Saturday, December 8th, 2012
The Hollywood Reporter has a highly amusing article about a lawsuit filed by Dr. Jaime Awe, director of the Institute of Archeology of Belize, on behalf of the nation of Belize demanding that the current owner of the crystal skull that inspired the latest Indiana Jones movie return the artifact to Belize and that Lucasfilm and its new owner Disney give Belize a share of the film’s profits.
Dr. Awe’s position is that the crystal skull in question was illegally removed from Belize by Defendant Frederick Arthur Mitchell-Hedges (deceased) in 1930 after its discovery in the Mayan city of Lubaantun in 1924. Since Belize, then a colony called British Honduras, had laws on the books as far back as 1894 preventing the removal of artifacts from government-owned property, the skull was stolen and thus Belize is its legal owner. Besides, Mitchell-Hedges didn’t even have the proper permits to excavate the Mayan pyramids at Lubaantun, so his whole operation was illegal to begin with.
Awe alleges that Mitchell-Hedges, then his daughter Anna and now his daughter’s widower Bill Homann have all made money exhibiting and promoting the skull. Lucasfilm, Paramount and Disney have also profited from the skull. Although the skull itself was not used in Indiana Jones and the Kingdom of the Crystal Skull, a fictionalized version was. In the movie it was found in Peru, but it was called the “Mitchell-Hedges Skull” like its real life counterpart.
Given these facts, the current owner, Mitchell-Hedges’ son-in-law Bill Homann, must return the skull to Belize, its rightful owner, and Lucasfilm, Paramount and Disney must pay damages to Belize which has “a right, title and interest in and to the Mitchell-Hedges Skull and its likeness.” There’s basically no chance, in my entirely non-professional opinion, that the court will find the latter argument persuasive. If it does any research at all, it won’t find the former argument persuasive either.
The reason for this is simple: there is no evidence whatsoever that Frederick Arthur Mitchell-Hedges actually found the crystal skull in Belize. I mentioned the background story in this entry way back in 2008 which links to an article in Archaeology magazine debunking the crystal skull mythos.
F.A. Mitchell-Hedges was a British adventurer, journalist and fabulist who promoted himself in his 1954 autobiography Danger, My Ally as a discoverer of “lost cities” with a Zelig-like ability to find himself at the crux of historic events. In 1913 he was kidnapped by Pancho Villa, who let him live solely because of his stirring rendition of “God Save the King” and then forced him to fight by his side for 10 months. In 1917 in New York he roomed with a Russian named “Bronstein” who turned out to have been Leon Trotsky. He may have been a spy for the British secret service, although he denied it in his autobiography.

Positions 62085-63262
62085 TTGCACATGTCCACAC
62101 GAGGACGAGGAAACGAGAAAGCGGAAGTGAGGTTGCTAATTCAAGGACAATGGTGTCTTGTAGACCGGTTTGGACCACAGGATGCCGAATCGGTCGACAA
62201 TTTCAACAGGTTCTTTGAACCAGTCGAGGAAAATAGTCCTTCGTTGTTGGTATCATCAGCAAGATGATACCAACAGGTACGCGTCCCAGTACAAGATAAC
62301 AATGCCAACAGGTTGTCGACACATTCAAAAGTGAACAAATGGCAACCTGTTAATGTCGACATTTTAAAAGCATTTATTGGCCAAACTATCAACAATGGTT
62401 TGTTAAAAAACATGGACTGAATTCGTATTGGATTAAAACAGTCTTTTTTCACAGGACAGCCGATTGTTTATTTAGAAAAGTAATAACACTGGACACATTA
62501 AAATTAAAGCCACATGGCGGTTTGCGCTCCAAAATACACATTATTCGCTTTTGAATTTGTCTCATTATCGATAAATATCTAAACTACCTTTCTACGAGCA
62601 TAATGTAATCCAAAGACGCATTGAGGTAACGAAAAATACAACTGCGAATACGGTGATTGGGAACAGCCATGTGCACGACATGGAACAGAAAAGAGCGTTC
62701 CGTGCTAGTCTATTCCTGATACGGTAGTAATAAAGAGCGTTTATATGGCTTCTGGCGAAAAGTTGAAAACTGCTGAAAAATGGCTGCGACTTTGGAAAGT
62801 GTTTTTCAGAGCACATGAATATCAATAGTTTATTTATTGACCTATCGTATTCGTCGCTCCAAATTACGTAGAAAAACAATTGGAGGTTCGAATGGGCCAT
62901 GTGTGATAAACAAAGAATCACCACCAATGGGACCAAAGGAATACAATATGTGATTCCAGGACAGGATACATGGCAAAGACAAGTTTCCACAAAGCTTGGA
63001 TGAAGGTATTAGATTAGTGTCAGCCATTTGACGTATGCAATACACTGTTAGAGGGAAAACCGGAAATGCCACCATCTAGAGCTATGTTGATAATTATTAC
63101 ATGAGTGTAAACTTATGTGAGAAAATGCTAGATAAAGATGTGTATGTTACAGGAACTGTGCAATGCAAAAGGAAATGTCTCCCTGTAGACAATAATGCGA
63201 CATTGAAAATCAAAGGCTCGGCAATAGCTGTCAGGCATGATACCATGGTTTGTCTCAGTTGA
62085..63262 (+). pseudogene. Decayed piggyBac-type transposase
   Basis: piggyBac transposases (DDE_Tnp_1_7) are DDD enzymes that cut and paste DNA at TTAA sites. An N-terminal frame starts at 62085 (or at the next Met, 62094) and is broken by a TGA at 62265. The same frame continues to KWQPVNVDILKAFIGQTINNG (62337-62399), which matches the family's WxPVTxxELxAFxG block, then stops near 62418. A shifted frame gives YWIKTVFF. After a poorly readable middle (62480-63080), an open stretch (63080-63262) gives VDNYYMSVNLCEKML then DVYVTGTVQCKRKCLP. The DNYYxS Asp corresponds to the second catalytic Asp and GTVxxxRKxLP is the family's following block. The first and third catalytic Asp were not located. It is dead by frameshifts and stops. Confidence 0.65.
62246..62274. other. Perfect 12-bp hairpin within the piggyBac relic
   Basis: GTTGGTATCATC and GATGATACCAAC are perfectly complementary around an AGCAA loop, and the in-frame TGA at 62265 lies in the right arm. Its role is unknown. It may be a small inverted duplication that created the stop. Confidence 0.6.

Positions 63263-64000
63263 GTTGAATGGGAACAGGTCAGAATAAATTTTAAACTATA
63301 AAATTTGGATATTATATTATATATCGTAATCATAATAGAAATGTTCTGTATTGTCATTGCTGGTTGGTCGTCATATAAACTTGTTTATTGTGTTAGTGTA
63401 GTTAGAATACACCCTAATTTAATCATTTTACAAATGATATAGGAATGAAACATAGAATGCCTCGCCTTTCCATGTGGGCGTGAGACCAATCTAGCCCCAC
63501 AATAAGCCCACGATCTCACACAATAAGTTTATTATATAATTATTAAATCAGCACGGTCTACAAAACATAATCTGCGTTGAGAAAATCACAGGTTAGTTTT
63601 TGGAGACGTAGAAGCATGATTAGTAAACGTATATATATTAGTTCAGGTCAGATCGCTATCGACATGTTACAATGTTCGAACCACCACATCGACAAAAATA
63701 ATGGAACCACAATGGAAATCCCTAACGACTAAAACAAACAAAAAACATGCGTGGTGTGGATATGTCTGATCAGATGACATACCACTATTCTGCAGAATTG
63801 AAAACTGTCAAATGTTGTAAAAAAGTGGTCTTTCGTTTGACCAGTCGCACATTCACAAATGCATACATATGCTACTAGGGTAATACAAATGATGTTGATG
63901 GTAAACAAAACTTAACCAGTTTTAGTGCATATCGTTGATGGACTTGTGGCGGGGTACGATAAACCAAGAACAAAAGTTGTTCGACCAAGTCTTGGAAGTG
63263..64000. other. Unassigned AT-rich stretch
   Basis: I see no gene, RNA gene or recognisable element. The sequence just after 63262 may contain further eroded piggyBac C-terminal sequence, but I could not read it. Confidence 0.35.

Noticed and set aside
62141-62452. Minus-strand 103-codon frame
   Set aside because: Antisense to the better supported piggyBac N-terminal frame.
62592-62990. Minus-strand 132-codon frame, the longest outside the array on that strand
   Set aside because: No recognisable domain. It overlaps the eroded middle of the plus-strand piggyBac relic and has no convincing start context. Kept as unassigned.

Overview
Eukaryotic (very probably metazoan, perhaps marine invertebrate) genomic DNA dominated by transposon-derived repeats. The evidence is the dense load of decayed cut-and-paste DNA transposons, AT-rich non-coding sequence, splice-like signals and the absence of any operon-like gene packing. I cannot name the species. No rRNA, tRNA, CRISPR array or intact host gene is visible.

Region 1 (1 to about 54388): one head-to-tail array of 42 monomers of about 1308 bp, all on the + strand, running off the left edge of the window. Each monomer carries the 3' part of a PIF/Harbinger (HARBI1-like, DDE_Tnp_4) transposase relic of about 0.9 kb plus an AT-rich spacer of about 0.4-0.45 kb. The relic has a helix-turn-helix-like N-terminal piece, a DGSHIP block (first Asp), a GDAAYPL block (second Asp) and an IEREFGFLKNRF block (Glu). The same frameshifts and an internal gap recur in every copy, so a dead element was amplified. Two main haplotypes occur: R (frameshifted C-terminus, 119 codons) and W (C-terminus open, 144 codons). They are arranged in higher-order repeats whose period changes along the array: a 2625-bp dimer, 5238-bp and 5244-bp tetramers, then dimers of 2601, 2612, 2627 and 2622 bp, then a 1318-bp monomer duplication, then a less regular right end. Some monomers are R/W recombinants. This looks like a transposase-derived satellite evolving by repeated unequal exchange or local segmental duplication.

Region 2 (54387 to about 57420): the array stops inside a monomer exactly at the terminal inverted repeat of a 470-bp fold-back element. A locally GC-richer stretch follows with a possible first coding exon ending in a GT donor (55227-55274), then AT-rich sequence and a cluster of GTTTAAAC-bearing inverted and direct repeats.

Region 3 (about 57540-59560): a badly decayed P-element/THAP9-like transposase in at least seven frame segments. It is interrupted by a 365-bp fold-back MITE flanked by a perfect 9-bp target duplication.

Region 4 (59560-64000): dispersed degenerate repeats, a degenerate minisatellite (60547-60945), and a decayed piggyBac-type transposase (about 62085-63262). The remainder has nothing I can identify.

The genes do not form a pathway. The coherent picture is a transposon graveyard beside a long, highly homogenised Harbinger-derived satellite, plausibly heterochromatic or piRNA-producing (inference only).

That doesn’t really matter, though, since you basically can’t believe a word he says. He claimed that in the early 1920s, while looking for a link between Atlantis and the Maya, he and his crew slashed and burned their way through the Belizean rain forest until they came across the “lost city” of Lubaantun. Lie. The locals knew about the ruins and told archaeologist Dr. Thomas Gann about them in 1903. He explored the site and published several papers about it. Another expedition in 1915 followed, and then Gann returned in 1924, bringing Mitchell-Hedges with him.
There is no contemporary documentation recording the discovery of a crystal skull on the 1924 dig. Mitchell-Hedges himself didn’t mention it until his autobiography, even though he wrote plenty of juicy adventurous stories about the Lubaantun expedition in which he starred as the intrepid discoverer and Dr. Gann was nowhere to be found. His 1954 account of the discovery of the crystal skull is less than precise. “How it came into my possession,” he wrote ominously, “I have reason for not revealing.” He called it the Skull of Doom. “It is said that when [the high priest] willed death with the skull, death invariably followed. It has been described as the embodiment of evil.” Yes quite.
After F.A.’s death in 1959, his adopted daughter Anna took on her father’s great bullshitting mantle. In 1968 she wrote to art conservator Frank Dorland, who was studying the crystal skull, that she herself found the piece when she joined her father on his last expedition to Lubaantun in 1926. She later changed her story to a far juicier version. This time she was just a teenager when she found the skull, accompanying her father on the 1924 expedition. Against his wishes, she climbed the tallest pyramid while everyone else was having their siesta because she had heard that you could see the ocean from up there. Instead she saw through gaps in the rock what looked like a light shining inside the pyramid.